Hypertension, Thiazide, and Hyponatremia

Article

Approximately three in 10 patients being treated for hypertension with thiazides develop hyponatremia, according to the results of a retrospective cohort study.

Approximately three in 10 patients being treated for hypertension with thiazides develop hyponatremia, according to the results of a retrospective cohort study published recently in The American Journal of Medicine.

Researchers in the division of general internal medicine and primary care at Brigham and Women’s Hospital in Boston undertook the research to study the risk of thiazide-induced hyponatremia. Although hyponatremia is a well-recognized complication of treatment with thiazide diuretics, their effect remains unclear.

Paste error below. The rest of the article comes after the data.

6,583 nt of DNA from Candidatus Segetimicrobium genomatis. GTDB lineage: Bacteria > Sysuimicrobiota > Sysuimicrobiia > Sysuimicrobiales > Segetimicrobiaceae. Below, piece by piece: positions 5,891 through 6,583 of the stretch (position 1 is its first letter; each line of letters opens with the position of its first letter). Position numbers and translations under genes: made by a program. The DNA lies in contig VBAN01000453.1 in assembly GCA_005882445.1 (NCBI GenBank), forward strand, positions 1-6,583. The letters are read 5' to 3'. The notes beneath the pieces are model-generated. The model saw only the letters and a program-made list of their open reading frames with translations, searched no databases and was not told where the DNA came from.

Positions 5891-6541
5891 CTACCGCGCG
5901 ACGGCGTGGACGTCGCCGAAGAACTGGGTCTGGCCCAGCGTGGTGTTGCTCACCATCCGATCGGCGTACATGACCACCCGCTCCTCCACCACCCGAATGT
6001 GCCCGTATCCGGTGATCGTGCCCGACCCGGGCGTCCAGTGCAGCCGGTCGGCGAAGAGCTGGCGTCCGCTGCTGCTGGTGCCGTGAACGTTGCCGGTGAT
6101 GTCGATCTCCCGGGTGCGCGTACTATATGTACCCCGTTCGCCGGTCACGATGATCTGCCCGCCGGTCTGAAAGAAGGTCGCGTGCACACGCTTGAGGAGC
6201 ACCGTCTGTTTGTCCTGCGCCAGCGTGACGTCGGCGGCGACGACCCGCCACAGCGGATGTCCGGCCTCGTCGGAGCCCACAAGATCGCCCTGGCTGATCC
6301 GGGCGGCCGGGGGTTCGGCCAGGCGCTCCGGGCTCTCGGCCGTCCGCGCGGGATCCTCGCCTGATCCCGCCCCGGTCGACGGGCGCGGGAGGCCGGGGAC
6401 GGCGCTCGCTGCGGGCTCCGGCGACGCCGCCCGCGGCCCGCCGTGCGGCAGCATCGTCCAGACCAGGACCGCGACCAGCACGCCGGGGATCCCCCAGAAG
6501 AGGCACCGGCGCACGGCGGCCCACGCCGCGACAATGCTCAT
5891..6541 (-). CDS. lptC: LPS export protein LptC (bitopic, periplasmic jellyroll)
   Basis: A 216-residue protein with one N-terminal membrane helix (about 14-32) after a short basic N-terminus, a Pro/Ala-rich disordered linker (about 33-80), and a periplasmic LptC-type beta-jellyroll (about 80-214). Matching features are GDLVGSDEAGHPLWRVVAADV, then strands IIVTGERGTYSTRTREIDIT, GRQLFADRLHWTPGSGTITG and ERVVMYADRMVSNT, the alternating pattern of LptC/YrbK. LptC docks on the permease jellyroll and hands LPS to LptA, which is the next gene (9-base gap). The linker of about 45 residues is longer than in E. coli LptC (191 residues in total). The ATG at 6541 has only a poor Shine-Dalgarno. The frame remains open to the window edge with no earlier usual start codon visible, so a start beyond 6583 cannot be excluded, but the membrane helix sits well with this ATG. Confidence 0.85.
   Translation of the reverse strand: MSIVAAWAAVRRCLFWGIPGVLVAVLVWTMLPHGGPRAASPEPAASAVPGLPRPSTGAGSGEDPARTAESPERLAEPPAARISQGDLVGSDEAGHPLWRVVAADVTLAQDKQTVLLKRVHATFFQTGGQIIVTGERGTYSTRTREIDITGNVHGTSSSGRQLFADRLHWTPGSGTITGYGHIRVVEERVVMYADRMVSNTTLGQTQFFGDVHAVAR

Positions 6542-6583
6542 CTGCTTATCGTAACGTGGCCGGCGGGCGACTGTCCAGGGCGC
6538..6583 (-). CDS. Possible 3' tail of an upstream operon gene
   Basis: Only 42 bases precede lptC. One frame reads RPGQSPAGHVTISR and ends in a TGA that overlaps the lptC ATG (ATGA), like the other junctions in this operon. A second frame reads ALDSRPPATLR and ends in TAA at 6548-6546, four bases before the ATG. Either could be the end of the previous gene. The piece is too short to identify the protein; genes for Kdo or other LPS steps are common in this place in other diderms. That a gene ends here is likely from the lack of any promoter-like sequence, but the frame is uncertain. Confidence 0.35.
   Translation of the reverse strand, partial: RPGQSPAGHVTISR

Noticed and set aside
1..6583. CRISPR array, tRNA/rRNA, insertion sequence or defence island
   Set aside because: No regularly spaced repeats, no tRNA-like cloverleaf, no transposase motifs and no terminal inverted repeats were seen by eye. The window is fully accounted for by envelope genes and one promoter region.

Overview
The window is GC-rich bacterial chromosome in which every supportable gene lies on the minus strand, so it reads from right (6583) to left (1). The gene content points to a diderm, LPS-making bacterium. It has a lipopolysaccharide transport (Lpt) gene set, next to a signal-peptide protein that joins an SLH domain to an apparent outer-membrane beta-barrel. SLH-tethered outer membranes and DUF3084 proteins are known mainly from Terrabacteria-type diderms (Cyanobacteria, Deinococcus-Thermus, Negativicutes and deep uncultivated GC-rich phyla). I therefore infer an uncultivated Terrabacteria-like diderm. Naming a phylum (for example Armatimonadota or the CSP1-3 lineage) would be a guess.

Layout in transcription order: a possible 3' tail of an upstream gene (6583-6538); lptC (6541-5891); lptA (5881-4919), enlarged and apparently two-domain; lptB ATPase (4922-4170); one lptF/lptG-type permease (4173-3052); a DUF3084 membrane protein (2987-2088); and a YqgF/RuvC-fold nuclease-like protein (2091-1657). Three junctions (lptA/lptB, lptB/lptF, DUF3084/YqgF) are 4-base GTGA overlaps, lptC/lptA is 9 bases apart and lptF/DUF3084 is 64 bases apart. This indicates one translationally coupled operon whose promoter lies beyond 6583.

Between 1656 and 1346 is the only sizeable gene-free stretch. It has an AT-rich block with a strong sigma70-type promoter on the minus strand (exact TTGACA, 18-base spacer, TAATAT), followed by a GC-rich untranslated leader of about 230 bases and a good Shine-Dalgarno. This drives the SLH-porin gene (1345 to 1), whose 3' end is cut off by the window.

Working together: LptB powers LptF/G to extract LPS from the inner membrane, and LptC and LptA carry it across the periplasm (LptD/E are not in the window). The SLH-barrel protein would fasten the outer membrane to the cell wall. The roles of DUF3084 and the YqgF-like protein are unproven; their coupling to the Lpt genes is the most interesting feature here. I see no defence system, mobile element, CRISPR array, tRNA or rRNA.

The clinicians conducted a retrospective cohort study using a multicenter clinical research registry. They identified 2,613 adult outpatients that were newly treated for hypertension from 2000 through 2005 at two teaching hospitals in Boston. The patients were followed for up to 10 years.

In the group exposed to thiazide, 66 (30%) developed hyponatremia (sodium ≤130 mmol/L). The adjusted incidence rate of hyponatremia was 140 cases per 1,000 person-years for patients treated with thiazides, compared with 87 cases per 1,000 person-years in those without thiazides.

“Patients exposed to thiazides were more likely to develop hyponatremia (adjusted incidence rate ratio, 1.61; 95% confidence interval [CI], 1.15-2.25),” the authors wrote in the study abstract. “There was no significant difference in the risk of hospitalizations associated with hyponatremia (adjusted rate ratio, 1.04; 95% CI, 0.46-2.32) or mortality (adjusted rate ratio, 0.41; 95% CI, 0.12-1.42). The number needed to harm (to result in one excess case of incident hyponatremia in 5 years) was 15.02 (95% CI, 7.88-160.30).”

SourceRisk of Thiazide-induced Hyponatremia in Patients with Hypertension [The American Journal of Medicine]

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